Source | CRP Technology
The initial idea for PocketQubes, first proposed by Professor Robert J. Twiggs of Morehead State University (MSU, Morehead, Ky., U.S.), was to develop “a satellite that fits in your pocket.” The result is a miniaturized satellite with a typical size of 5 cubic centimeters — which is one-eighth the volume of a CubeSat — with a mass of no more than 250 grams. Commercial off-the-shelf components can be used for its electronics.
PocketQubes, first developed in 2009, are designed to de-orbit and decay upon re-entry into the earth’s atmosphere, a process that takes 6-12 months depending on the size of the satellite, the altitude they are deployed from and other factors. They can undertake a variety of research tasks: for example, BME University’s SMOG-P satellite features a spectrum analyzer to measure manmade electromagnetic pollution from space. Other uses include testing thermal isolation materials in space, sharing educational data with the public from space, communications and other experiments.
The first PocketQube Standard was issued in June 2018, providing a shared platform to the PocketQubes community. One contributor to this community is Alba Orbital (Glasgow, U.K.), a company that builds its own PocketQube satellite platforms and also provides parts and launch services to other companies, universities and space agencies around the world for their platforms.
“The material, combined with the manufacturing technique, allowed us the option to design parts that cannot be manufactured with traditional techniques … and delivered in a fraction of the time.”
Recently, the company needed to build an updated version of its AlbaPod 2.0 PocketQube satellite deployer, aiming to improve on the previous design’s weight, manufacturability, access and safety features. Alba Orbital turned to 3D printing specialist CRP Technology (Modena, Italy) for manufacture of the deployer, using the company’s Windform TOP-LINE composite materials. According to CRP, most of this product line is suitable for space applications and have passed outgassing tests at NASA and the European Space Agency.
A main factor in the choice of CRP’s composite materials was that the product needed to be both lightweight and already approved for flight by major launch providers, easing adoption of the launcher.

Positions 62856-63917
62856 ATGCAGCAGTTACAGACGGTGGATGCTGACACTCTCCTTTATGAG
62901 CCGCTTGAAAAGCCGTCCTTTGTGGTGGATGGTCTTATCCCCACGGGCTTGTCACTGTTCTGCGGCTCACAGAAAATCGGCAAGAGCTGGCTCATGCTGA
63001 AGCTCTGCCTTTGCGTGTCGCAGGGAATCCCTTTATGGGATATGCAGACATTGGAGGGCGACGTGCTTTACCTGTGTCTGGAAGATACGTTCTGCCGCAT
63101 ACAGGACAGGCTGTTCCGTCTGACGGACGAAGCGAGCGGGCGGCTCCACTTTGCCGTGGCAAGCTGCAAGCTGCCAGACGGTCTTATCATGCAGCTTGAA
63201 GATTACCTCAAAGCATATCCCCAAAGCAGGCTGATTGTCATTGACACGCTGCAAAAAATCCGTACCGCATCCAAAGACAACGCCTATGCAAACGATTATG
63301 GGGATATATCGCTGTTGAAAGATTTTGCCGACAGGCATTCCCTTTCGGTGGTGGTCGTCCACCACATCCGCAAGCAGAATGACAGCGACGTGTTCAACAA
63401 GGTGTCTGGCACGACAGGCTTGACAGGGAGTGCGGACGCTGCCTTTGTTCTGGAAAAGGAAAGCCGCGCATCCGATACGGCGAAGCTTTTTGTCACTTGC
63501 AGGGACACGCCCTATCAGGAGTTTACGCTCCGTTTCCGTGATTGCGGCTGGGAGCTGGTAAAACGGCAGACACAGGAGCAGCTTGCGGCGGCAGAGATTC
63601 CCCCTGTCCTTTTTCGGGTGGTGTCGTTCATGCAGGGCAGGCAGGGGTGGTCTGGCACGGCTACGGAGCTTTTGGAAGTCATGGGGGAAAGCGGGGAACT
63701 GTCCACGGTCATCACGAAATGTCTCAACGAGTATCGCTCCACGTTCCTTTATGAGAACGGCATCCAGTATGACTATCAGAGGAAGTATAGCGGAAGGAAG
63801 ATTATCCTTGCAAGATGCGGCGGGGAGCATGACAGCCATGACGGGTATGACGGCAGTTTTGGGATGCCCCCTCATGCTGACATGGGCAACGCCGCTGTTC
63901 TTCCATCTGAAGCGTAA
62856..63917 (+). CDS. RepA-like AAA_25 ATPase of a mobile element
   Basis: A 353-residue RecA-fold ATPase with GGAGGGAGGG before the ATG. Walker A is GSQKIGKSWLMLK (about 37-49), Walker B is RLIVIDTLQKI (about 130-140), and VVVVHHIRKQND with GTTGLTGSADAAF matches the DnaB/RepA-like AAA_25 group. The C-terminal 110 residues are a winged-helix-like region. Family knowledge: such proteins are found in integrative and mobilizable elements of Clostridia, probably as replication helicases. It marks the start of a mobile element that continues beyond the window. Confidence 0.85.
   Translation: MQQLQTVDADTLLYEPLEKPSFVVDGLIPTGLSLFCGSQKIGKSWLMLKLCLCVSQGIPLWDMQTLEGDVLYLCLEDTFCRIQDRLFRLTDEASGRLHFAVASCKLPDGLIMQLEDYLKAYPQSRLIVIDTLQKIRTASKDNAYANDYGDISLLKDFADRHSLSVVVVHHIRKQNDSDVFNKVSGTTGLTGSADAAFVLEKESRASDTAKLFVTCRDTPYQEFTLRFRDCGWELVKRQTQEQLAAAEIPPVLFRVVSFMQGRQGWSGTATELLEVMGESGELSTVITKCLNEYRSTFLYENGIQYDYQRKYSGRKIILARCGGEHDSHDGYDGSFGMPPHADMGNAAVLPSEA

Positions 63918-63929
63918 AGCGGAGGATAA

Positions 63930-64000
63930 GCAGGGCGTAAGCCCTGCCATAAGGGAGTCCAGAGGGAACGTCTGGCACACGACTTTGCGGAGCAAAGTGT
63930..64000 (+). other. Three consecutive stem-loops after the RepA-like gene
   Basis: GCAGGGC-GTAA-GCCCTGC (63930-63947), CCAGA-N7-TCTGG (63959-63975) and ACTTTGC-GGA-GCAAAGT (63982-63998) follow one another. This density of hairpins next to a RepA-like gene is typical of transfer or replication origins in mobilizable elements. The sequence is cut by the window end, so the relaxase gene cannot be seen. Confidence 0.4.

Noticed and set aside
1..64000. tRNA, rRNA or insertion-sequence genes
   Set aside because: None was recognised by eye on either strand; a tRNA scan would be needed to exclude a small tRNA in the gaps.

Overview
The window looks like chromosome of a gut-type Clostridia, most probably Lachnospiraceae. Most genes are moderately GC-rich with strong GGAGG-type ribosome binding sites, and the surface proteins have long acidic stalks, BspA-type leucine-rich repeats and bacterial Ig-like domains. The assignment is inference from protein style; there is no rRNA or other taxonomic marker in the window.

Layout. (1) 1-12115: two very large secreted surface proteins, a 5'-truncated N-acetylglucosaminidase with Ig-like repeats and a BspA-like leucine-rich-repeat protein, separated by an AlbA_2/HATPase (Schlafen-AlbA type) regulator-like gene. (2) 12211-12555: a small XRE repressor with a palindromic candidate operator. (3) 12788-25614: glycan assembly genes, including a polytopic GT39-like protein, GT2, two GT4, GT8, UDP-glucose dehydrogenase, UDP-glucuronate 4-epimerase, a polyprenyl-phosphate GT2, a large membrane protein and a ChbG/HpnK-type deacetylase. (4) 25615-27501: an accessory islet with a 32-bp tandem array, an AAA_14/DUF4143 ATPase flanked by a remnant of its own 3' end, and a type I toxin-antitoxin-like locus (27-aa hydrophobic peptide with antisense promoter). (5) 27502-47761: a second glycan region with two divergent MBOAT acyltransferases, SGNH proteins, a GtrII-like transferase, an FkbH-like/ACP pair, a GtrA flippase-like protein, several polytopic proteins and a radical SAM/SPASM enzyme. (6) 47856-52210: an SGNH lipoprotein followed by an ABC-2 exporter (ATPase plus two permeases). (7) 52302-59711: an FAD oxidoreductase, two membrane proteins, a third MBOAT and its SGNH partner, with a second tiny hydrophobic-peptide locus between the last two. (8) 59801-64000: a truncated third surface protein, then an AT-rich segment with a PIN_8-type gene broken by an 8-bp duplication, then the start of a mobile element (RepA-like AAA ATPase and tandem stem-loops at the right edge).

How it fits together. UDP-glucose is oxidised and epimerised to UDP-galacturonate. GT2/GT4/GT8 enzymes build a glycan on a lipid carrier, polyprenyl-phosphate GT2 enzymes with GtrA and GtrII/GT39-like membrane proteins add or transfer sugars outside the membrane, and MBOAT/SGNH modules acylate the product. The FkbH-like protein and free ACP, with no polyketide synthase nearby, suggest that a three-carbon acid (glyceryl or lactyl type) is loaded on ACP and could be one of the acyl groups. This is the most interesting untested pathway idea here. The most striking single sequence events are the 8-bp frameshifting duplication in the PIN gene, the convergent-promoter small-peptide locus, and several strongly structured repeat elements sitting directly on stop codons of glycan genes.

According to CRP, after initial 2D and 3D analysis, Windform XT 2.0 carbon fiber composite material from the Windform TOP-LINE range was chosen for the project, to be used in combination with selective laser sintering (SLS).
“As the product needed to withstand a launch to space while containing several satellites, the pod needed to withstand high vibrations, and in the worst scenario, contain any satellite that breaks free internally. Windform XT 2.0’s toughness and strength make it a perfect candidate for this use case,” says Alan Easdale, mechanical engineer at Alba Orbital and designer of the new AlbaPod.
Source | CRP Technology
Windform XT 2.0 is a non-outgassing, lightweight fiber-reinforced polyamide. According to CRP, the material, which is a replacement for its previous Windform XT product, features improvements in mechanical properties including an 8% increase in tensile strength, a 22% increase in tensile modulus and a 46% increase in elongation at break.
The resulting satellite launcher, called AlbaPod v2, is reported to be an extremely lightweight, flight-proven, 3D-printed deployer able to accommodate up to six PocketQube satellites. It has a mass of less than 500 grams, which is 60% less than AlbaPod v1. Windform XT 2.0 was used in the new launcher’s redesigned shell, as well as in the moving ejection mechanism and door assembly, as well as a few other structural parts.
According to CRP, the new deployer has successfully passed all of Alba Orbital's requirements, which included:
- a total mass of less than 500 grams,
- the capability of deploying PocketQube satellites to low earth orbit in a safe and controlled manner,
- capability of interfacing with the base plate of the launch vehicle,
- ability to operate within the temperatures of 273-333 K,
- ability to eject with a minimum velocity of 2 meters per second,
- and accommodation of 6p (meaning, up to six satellites) as per the PocketQube Standard.
“The material, combined with the manufacturing technique, allowed us the option to design parts that cannot be manufactured with traditional techniques, with thin sections and extremely complex geometries, and these parts can be manufactured and delivered in a fraction of the time for a traditional supply chain,” Easdale adds.
In December 2019, Alba Orbital launched six PocketQube satellites into orbit via an AlbaPod v2. In December 2020, aided by a partnership with in-space satellite transportation services company Momentus (Santa Clara, Calif., U.S.), three of the new AlbaPods carrying 10 PocketQubes will be deployed on the plaza deck of a SpaceX (Hawthorne, Calif., U.S.) Falcon 9 vehicle.
Alba Orbital hopes to see increasing use of 3D-printed composites in satellite deployer technology going forward.
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